Amid criticism from key Republican senators, White House spokeswoman Sarah Huckabee Sanders defended President Donald Trump for mocking Christine Blasey Ford during a rally Tuesday.
Speaking at a press briefing at the White House, Sanders argued that Trump was not making fun of the California psychology professor, who alleged that as a teenager Supreme Court nominee Brett Kavanaugh held her down, put his hand over her mouth and tried to remove her clothing.
“The president was stating the facts,” Sanders said.
During a rally in Mississippi, Trump repeatedly mimicked Ford’s testimony, saying “I don’t remember!” In one case, he claimed that she had given different answers on where in the house the alleged assault took place — “Upstairs? Downstairs? Where was it — I don’t know.” — though Ford has consistently said that it was an upstairs bedroom.
Three Republican senators who are on the fence about the Kavanaugh confirmation criticized Trump’s remarks. Arizona Sen. Jeff Flake called them “appalling,” Maine Sen. Susan Collins said they were “just plain wrong,” and Alaska Sen. Lisa Murkowski called them “wholly inappropriate.”
But Sanders argued that Trump was simply pointing out gaps in Ford’s testimony that had also been noted by sex crimes prosecutor Rachel Mitchell, who was hired by Republican senators to question her during the hearing.
Trump initially was deferential to Ford, describing her late last week as a “very fine woman” and a “credible witness.” But Trump has since changed his tone, believing a vigorous defense of Kavanaugh could energize Republican voters in advance of the midterm elections.
White House counselor Kellyanne Conway made a similar argument earlier in the day, saying that Ford had “been treated like a Faberge egg by all of us, beginning with me and the president” and that Trump was “pointing out factual inconsistencies.”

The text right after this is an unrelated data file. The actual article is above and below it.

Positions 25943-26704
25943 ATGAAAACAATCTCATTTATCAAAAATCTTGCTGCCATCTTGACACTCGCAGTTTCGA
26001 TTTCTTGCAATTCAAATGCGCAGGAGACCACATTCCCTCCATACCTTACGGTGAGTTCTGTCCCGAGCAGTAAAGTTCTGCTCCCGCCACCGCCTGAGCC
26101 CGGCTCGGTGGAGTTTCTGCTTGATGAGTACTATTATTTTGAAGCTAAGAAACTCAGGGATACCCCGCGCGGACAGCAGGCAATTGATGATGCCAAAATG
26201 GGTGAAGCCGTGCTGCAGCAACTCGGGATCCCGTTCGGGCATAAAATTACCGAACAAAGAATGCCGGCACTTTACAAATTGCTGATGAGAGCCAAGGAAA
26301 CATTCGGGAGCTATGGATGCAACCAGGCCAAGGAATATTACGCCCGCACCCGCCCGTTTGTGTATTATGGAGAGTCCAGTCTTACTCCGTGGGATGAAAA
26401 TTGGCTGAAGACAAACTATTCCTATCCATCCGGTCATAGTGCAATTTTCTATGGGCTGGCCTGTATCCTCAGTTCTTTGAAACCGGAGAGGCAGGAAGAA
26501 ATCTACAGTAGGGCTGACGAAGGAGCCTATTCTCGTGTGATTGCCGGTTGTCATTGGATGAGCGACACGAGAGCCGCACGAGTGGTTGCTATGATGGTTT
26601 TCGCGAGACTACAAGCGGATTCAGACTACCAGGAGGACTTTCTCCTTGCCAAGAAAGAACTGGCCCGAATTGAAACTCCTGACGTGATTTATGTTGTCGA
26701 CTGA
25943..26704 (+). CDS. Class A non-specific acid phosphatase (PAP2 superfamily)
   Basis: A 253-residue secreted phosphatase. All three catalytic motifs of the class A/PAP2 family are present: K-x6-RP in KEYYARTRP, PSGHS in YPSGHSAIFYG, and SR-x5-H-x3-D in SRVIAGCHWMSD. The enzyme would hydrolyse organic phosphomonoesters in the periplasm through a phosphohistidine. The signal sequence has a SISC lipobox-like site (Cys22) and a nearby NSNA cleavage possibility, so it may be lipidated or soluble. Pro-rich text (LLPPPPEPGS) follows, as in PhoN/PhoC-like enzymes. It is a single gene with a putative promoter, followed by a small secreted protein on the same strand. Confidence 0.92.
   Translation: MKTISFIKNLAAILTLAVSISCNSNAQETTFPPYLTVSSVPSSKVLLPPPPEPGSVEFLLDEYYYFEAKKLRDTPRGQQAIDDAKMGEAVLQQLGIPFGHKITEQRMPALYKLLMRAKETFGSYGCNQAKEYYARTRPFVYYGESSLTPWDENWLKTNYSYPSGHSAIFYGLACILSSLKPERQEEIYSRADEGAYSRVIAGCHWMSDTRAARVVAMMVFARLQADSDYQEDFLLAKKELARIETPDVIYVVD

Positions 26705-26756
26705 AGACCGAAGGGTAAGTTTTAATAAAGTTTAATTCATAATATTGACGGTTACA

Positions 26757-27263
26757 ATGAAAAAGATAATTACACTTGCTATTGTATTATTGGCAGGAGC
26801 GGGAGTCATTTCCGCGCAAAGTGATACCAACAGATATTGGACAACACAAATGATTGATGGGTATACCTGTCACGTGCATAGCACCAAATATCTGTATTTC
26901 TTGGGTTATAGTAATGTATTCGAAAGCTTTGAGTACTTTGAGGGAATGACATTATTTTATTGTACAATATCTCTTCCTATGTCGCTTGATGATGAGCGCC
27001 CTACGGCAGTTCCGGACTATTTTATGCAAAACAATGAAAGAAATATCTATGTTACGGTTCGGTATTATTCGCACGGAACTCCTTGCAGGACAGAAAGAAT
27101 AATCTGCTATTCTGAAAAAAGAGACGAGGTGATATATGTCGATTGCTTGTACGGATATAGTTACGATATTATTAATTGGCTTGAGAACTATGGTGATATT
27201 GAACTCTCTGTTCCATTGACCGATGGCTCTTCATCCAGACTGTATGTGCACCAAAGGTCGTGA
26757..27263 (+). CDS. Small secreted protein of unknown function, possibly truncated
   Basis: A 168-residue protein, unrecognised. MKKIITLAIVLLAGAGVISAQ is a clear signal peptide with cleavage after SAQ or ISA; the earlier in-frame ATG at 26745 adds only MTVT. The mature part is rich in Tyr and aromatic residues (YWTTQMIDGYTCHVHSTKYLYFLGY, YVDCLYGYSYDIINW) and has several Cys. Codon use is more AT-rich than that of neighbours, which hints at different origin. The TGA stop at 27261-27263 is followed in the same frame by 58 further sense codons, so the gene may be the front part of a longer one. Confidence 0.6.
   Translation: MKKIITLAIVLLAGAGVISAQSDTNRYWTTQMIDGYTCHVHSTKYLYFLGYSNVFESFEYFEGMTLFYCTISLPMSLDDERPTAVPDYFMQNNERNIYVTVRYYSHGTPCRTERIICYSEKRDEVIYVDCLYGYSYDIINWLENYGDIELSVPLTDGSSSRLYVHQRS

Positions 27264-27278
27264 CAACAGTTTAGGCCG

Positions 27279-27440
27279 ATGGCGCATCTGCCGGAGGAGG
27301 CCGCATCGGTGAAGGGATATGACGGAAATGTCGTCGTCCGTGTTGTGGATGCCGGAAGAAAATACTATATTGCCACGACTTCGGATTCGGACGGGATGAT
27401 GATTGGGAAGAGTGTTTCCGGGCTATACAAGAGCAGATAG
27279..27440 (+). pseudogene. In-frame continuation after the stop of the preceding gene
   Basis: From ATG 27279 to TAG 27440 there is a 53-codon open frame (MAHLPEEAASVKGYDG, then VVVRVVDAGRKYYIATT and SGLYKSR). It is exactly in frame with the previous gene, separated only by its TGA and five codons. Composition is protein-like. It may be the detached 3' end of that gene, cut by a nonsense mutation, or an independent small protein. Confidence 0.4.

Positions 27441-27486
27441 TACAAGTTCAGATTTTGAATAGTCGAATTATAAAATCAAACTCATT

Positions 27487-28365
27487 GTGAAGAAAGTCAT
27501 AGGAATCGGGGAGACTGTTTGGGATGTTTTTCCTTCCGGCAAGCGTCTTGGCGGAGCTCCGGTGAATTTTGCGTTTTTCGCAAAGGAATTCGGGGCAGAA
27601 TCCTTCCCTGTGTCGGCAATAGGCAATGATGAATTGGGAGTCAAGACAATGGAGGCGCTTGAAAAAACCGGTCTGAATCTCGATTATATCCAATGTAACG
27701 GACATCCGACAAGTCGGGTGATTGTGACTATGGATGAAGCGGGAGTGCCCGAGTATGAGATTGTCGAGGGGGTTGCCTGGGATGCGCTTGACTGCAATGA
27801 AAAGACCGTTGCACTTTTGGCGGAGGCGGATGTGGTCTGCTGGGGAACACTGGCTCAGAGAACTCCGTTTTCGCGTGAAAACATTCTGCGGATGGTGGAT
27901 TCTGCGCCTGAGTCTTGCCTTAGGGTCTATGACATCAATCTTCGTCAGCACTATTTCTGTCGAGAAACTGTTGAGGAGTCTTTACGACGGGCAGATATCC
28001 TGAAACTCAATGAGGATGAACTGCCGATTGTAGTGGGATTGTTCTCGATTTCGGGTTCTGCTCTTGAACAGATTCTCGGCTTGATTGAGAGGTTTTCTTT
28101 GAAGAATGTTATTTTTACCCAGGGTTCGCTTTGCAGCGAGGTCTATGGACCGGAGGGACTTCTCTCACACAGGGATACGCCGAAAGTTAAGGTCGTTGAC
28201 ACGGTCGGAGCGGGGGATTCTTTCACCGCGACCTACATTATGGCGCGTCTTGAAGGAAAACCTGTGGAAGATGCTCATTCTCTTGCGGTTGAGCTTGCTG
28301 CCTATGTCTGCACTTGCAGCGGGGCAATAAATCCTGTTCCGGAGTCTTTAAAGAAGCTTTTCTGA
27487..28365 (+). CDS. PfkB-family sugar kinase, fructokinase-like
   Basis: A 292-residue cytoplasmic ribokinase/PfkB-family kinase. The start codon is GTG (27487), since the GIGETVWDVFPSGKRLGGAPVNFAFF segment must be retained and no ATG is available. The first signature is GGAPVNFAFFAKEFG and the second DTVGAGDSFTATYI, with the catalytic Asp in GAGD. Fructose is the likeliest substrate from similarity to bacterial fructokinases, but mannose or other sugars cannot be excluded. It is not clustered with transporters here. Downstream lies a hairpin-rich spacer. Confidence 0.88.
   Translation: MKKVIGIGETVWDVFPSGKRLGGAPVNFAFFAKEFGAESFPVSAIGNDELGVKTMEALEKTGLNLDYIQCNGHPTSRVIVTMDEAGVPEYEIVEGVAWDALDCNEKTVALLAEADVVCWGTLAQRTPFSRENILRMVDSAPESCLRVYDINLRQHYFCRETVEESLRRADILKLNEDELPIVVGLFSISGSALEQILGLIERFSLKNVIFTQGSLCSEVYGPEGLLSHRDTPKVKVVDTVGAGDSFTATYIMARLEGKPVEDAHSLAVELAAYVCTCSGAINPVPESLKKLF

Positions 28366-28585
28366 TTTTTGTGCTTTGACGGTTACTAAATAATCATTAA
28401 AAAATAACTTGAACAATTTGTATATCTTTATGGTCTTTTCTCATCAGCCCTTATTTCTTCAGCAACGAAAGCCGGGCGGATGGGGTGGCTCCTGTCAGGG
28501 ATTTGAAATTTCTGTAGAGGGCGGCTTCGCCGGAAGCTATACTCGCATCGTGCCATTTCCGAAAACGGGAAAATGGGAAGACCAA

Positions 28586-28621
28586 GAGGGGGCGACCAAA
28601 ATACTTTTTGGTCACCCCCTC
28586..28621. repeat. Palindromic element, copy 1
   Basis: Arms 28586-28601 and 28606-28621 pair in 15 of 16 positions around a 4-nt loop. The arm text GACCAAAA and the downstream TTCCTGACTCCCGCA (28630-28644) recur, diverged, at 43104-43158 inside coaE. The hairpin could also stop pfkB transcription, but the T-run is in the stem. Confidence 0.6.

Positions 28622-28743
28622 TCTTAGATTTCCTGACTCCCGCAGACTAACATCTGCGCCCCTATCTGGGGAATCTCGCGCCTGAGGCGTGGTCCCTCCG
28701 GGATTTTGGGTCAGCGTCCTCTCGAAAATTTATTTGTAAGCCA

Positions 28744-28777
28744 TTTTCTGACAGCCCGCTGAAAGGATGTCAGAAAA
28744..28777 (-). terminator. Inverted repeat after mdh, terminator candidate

Sanders defended Trump’s criticism of Ford’s accusations and blasted the Democrats for not finding a way to confidentially share Ford’s initial allegation to Republicans on the Judiciary Committee.
“Every single word Judge Kavanaugh has said has been picked apart, every single word, second by second of his testimony has been picked apart, yet if anybody says anything about the accusations that have been thrown against them that’s totally off limits and outrageous,” Sanders said, speaking at the first White House press briefing since Sept. 10. “This entire process has been a disgrace and the only reason it has been that way was because Senate Democrats didn’t do this the way that it should have been done.”
California Sen. Dianne Feinstein, the top Democrat on the Senate Judiciary Committee, has said she didn’t share Ford’s allegations in order to respect Ford’s desire to remain anonymous. But Judiciary Committee Chairman Chuck Grassley has said Ford’s account could have been examined confidentially by the committee, if Feinstein had brought it to him.
South Carolina Sen. Lindsey Graham, a Republican who has been critical of Trump but also has the president’s ear, said Wednesday at the The Atlantic Festival in Washington that Trump’s comments were “not helping” and he should “knock it off,” but he also argued that “everything he said is factual.”
More Must-Reads From TIME
- Inside the White House Program to Share America's Secrets
- Meet the 2024 Women of the Year
- East Palestine, One Year After Train Derailment
- The Closers: 18 People Working to End the Racial Wealth Gap
- Long COVID Doesn’t Always Look Like You Think It Does
- Column: The New Antisemitism
- The 13 Best New Books to Read in March
- Want Weekly Recs on What to Watch, Read, and More? Sign Up for Worth Your Time
Contact us at firstname.lastname@example.org